I am fascinated by time.
I’m constantly aware of it – or so it seems. I notice things like movies that mention the word “time” in the title and then take a closer look to see if it’s something I might want to watch. I focus on task management over time management, but in order to create that segmentation I need to recognize time where it can be found as much as possible.
So I “see” time almost everywhere.
That means I can tell you how time can be leveraged. I can suggest what systems will help you handle your tasks (and time) in a productive manner. I can even recognize when time takes precedence over all other things – including the tasks on your to do list.
Yet I can’t tell, suggest, or recognize you how much time you have. Not in this moment…and not in this lifetime.
Time is a non-renewable resource, and it’s for this reason that we need to value it more than anything else. Why? Because when invested properly, time can foster relationships, nurture skills, and give you a better life.
But not everyone has the same amount of time. Some people live in places where they have less of a choice where they can invest their time. Others are in a place where they have an idea of how much time they have; they choose to spend it with intentionality and focus as opposed to those who have no clue as to how much time they have. Some people think they have all the time in the world, and then in one moment they have none left at all.
And yet others choose to live and act as if they want every moment to matter. They want to truly live fully with the time they have even though they have no idea how much they have…and they do.
I want to be one of those people. I struggle with being one of those people more than I’d like, but another thing I “see” is that I must work to overcome that struggle.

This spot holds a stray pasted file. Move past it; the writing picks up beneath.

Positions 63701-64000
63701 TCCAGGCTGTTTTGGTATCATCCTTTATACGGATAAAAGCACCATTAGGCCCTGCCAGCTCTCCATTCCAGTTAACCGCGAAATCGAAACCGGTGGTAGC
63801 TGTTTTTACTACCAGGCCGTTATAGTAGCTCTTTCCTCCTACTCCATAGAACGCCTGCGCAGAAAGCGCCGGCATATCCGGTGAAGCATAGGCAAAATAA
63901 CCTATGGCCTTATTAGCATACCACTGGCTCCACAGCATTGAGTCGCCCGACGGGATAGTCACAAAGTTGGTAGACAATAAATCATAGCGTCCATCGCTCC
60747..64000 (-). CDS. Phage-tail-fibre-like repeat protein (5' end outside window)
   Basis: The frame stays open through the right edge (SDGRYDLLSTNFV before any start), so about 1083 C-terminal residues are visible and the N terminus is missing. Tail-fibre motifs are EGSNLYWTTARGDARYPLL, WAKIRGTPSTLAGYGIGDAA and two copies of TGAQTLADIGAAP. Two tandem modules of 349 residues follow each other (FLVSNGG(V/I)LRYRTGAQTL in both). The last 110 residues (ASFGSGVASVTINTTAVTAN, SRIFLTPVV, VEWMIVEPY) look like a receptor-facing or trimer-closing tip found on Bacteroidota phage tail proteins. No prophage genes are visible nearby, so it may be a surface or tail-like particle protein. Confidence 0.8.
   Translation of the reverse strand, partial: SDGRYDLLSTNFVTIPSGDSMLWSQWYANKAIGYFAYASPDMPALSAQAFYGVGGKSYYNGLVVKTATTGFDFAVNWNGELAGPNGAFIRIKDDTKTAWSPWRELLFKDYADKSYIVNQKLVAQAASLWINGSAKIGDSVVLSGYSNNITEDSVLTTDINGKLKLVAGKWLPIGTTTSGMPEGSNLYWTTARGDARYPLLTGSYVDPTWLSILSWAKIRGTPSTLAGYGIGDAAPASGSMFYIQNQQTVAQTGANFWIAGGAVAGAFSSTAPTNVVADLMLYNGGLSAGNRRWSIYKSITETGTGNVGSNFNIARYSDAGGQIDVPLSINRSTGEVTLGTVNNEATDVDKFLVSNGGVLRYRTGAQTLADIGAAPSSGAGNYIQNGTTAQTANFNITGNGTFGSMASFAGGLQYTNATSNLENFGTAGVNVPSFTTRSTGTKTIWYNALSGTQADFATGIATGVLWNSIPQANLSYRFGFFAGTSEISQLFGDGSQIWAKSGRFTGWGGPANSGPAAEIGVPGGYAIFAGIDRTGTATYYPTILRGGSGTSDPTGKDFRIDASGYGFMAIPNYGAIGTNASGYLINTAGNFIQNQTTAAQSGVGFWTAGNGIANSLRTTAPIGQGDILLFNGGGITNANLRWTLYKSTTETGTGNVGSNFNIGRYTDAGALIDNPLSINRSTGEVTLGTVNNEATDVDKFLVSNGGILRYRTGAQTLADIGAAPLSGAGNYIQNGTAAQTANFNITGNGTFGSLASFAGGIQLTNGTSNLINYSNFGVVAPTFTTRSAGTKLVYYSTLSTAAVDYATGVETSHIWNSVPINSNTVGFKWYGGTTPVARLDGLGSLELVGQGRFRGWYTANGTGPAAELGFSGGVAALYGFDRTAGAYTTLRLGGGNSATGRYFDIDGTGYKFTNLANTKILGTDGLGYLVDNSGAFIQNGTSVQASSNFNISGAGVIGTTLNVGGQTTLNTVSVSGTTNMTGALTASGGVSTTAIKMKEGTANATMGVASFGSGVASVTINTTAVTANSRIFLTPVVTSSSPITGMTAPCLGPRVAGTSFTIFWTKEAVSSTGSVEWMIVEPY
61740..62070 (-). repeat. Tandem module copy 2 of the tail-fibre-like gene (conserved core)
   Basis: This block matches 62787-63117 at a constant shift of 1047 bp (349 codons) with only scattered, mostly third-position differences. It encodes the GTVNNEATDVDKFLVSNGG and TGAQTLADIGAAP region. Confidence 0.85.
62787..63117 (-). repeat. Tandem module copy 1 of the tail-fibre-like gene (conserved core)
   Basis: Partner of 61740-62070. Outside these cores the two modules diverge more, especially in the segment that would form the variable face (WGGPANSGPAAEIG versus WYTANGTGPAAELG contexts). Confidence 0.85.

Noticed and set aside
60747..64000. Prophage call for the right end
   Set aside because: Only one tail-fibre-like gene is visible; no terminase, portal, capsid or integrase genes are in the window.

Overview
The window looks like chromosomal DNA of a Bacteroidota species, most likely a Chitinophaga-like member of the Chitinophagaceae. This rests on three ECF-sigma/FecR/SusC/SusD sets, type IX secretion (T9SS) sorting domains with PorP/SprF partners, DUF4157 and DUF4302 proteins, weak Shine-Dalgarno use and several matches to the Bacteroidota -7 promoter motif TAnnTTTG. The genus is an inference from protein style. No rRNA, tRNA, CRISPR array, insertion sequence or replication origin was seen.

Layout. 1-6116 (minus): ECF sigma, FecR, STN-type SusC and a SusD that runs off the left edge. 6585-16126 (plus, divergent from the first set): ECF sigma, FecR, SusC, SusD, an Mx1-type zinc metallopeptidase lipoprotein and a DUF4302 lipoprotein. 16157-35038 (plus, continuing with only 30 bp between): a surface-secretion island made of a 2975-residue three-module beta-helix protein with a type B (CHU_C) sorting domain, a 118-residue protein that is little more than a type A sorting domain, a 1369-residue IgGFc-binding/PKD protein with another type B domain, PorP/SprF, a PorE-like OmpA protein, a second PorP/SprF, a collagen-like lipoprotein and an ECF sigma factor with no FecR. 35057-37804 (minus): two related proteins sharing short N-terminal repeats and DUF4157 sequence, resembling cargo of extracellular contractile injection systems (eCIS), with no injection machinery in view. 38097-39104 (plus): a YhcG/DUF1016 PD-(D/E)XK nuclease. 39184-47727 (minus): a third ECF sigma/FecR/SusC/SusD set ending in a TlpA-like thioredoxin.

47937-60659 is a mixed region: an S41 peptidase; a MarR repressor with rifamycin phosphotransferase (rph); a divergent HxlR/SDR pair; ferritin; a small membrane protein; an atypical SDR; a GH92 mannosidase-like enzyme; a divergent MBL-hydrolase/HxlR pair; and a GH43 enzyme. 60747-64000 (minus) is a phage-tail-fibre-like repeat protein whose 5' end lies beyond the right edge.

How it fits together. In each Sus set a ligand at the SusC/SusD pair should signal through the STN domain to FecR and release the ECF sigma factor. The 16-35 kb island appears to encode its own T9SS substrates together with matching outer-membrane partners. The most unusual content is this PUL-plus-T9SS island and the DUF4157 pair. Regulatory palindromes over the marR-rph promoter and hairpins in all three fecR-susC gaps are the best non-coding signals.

I’m sure I’m not alone in that struggle.
Someone I knew ran out the time they had over the weekend. His name is Scott Dinsmore and I wish I’d spent more time with him over the years because he had a gift: The gift of knowing to live fully every single day.
I met Scott via Leo Babauta in late 2010. I’d seen what Scott was up to through Leo’s site and thought he’d be a good fit for a website I was the editor for at the time, WorkAwesome. By early 2011 Scott had written a couple of pieces for the site because he liked where the site was going. He even remarked with the following in an email exchange back when I’d asked him to contribute to the site:
“The topic of spending your time on things you are best at is a huge area of focus for my work–as you probably noticed.”
I did then and I do now – along with countless others.
I got to meet him in person at the first World Domination Summit later that year. We chatted quite a bit during that first year and I’m sure we had a drink or two together at various social activities at all of the WDS years we attended.
In between the times when we crossed paths – including a chance meeting in San Francisco during an event at the Samovar Tea Lounge (where I first met Chase Reeves in person) – Scott founded Live Your Legend and inspired many to do just that: live their legend.
Scott embarked on a round-the-world trip with his wife Chelsea this year and while I wish I’d had a chance to have another beverage with him at the most recent WDS, I was very excited that he was going on this journey. I had the pleasure of also having him on the podcast I co-hosted with Michael Schechter, Mikes on Mics, back in 2013 and had another conversation with him for the podcast a year later while at WDS 2014. I enjoyed the brief periods of time we got to talk about our interests, and I’m still floored we won’t be able to have those conversations any longer.
Even though Scott is gone, his impact will remain well beyond many of those who are still here. He created a lasting legacy – and one that is nothing short of what his mission was. Not many of us can say that. No many can say this, either: Scott got to live his legend with the time he had.
We have no idea how much time we have, but you do have an idea of how you should live with the time you have. It’s important that you do that – embrace that idea and make it a reality.
Remember that the time we have is limited…but what we can do with that time is limitless.
I’ll miss you, Scott. Thank you for spending some time with me while you were here. I’ll do what I can to make sure that time was well spent.